OLIVER HOLT: Rachael Blackmore's historic victory at the Grand National shows the glass ceiling has been shattered... it was a win that rendered gender irrelevant in horse racing
Rachael Blackmore said it better than anybody else ever could when she became the first female jockey to win the world's most famous horse race.
'I don't feel male or female right now,' she said after winning the Grand National on board Minella Times. 'I don't even feel human.'
Maybe her victory was not a surprise after she became the leading jockey at the Cheltenham Festival last month but winning the Grand National still felt like one of the great landmarks for female athletes in the quickening quest for respect and equality.
It was a win that rendered gender irrelevant in horse racing. There will not be male jockeys and female jockeys any more. There will just be jockeys.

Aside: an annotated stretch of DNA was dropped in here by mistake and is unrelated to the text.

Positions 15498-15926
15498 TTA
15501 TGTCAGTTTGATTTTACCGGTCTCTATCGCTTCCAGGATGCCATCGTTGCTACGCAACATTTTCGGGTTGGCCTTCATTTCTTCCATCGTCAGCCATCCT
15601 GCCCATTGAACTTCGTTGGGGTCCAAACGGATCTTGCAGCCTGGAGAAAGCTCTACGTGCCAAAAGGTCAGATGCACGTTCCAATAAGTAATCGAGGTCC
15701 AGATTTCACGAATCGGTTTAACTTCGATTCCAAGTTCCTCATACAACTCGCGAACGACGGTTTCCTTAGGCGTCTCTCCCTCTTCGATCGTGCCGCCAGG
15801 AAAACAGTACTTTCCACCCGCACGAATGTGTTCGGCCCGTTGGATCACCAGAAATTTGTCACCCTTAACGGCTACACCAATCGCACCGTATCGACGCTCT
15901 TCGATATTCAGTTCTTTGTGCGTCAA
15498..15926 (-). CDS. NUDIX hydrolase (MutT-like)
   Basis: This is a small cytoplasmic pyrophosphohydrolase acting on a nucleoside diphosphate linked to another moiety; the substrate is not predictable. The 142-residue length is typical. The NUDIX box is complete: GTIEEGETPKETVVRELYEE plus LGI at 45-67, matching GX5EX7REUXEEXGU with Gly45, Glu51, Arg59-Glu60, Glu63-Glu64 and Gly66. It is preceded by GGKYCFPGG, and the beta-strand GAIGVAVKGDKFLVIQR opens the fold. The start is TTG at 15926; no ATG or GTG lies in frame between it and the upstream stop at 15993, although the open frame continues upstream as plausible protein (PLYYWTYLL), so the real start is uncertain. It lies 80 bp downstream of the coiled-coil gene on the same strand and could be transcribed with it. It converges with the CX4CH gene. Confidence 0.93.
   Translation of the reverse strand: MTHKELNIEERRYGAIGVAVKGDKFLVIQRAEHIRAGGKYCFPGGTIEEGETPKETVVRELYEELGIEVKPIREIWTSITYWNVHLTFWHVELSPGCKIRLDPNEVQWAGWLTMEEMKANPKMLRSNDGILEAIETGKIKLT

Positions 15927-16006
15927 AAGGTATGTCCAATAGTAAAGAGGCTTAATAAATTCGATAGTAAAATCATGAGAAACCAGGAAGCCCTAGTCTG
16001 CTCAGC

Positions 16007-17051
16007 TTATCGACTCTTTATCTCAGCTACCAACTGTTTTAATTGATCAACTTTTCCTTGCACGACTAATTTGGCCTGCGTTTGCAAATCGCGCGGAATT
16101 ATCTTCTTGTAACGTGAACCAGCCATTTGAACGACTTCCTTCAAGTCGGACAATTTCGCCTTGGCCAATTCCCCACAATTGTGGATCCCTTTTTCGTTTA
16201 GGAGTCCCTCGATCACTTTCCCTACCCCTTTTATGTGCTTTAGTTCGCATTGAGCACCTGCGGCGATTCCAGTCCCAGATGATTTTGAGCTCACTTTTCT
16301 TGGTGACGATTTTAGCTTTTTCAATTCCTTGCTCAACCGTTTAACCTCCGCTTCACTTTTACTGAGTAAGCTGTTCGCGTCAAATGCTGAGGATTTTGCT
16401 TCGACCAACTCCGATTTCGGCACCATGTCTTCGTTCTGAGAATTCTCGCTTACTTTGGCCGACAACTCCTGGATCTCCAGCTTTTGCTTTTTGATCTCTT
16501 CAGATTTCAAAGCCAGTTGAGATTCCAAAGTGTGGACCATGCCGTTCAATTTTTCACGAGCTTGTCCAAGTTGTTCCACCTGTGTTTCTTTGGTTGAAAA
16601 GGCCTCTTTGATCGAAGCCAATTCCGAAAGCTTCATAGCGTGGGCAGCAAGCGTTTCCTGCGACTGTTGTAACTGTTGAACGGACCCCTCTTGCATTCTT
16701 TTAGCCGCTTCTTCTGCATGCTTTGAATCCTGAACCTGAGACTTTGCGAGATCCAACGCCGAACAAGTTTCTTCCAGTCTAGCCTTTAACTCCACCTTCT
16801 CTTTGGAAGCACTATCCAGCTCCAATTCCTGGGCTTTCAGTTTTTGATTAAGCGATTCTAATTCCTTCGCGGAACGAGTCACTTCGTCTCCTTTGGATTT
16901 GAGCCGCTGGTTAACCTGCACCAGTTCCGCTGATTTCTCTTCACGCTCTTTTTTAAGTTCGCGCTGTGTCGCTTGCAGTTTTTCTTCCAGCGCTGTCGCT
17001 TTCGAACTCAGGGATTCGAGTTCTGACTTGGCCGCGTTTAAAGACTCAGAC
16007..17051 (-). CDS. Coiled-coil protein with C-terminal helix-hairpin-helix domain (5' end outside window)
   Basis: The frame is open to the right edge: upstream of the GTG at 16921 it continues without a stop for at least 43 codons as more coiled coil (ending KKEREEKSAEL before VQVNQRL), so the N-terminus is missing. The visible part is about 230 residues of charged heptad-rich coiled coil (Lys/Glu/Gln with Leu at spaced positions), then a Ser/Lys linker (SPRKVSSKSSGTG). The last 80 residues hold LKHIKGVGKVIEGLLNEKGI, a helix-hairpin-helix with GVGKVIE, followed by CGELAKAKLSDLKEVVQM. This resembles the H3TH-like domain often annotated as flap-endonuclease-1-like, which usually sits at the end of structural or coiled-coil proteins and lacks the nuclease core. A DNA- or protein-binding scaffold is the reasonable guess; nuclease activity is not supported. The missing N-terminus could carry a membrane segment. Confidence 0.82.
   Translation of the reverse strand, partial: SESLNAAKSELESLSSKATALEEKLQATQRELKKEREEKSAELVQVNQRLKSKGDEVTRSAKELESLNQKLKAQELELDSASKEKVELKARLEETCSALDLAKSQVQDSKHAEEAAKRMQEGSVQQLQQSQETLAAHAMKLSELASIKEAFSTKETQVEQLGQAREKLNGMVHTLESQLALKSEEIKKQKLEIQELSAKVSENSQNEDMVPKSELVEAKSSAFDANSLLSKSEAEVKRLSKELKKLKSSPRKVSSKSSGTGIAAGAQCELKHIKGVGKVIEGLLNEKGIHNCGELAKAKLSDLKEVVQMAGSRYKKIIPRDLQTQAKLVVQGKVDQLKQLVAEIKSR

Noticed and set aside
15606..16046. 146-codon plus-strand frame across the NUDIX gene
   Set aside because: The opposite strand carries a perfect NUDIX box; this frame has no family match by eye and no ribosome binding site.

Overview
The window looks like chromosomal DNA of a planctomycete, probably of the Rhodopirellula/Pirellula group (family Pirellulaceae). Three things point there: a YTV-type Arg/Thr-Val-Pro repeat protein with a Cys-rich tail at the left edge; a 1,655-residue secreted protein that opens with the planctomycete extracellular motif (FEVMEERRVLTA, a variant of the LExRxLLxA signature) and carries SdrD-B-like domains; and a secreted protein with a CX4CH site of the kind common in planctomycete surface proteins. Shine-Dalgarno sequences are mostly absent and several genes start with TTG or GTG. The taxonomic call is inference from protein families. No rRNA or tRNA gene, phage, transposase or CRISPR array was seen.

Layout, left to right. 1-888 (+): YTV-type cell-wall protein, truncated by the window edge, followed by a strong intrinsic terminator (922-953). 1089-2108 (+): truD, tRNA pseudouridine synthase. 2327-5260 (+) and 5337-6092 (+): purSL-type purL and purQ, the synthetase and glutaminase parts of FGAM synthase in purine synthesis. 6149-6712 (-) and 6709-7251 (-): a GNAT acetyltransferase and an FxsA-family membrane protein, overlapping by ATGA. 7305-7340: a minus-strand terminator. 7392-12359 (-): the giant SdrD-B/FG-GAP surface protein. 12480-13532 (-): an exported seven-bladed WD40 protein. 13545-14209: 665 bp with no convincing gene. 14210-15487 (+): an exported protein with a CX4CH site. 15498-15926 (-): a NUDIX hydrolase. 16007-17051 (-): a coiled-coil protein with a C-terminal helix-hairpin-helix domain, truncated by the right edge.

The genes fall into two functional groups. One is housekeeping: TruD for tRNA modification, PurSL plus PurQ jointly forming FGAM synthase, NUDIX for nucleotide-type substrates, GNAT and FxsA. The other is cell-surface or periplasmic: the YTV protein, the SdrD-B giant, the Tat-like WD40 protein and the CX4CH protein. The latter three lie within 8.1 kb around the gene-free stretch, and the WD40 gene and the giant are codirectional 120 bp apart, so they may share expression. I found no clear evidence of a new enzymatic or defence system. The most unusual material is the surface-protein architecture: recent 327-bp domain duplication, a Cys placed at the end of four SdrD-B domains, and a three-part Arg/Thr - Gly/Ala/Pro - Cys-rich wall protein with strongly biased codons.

The citadels of male presumption in National Hunt racing have fallen now. Blackmore has conquered Cheltenham and Aintree and, if the Gold Cup might still be the most cherished prize for a jockey, the Grand National is the race that is regarded as the sport's crown jewel further afield.
It is etched in our sporting history. Immortality is bestowed on those jockeys who win it and many of the best never do.
It is regarded as the ultimate test of bravery and endurance in racing and one of the sternest examinations of courage in sport anywhere. That is why Blackmore's victory was so momentous.
If a female jockey can win the National, she can win anything. The glass ceiling has been shattered. The objections have proved to be groundless.
The prejudices that a dwindling few may have continued to harbour against stars of the sport like Blackmore and Bryony Frost have been stripped of the last vestiges of their credibility.
Men and women are equals in racing and now Blackmore has won the National, nothing can ever change that.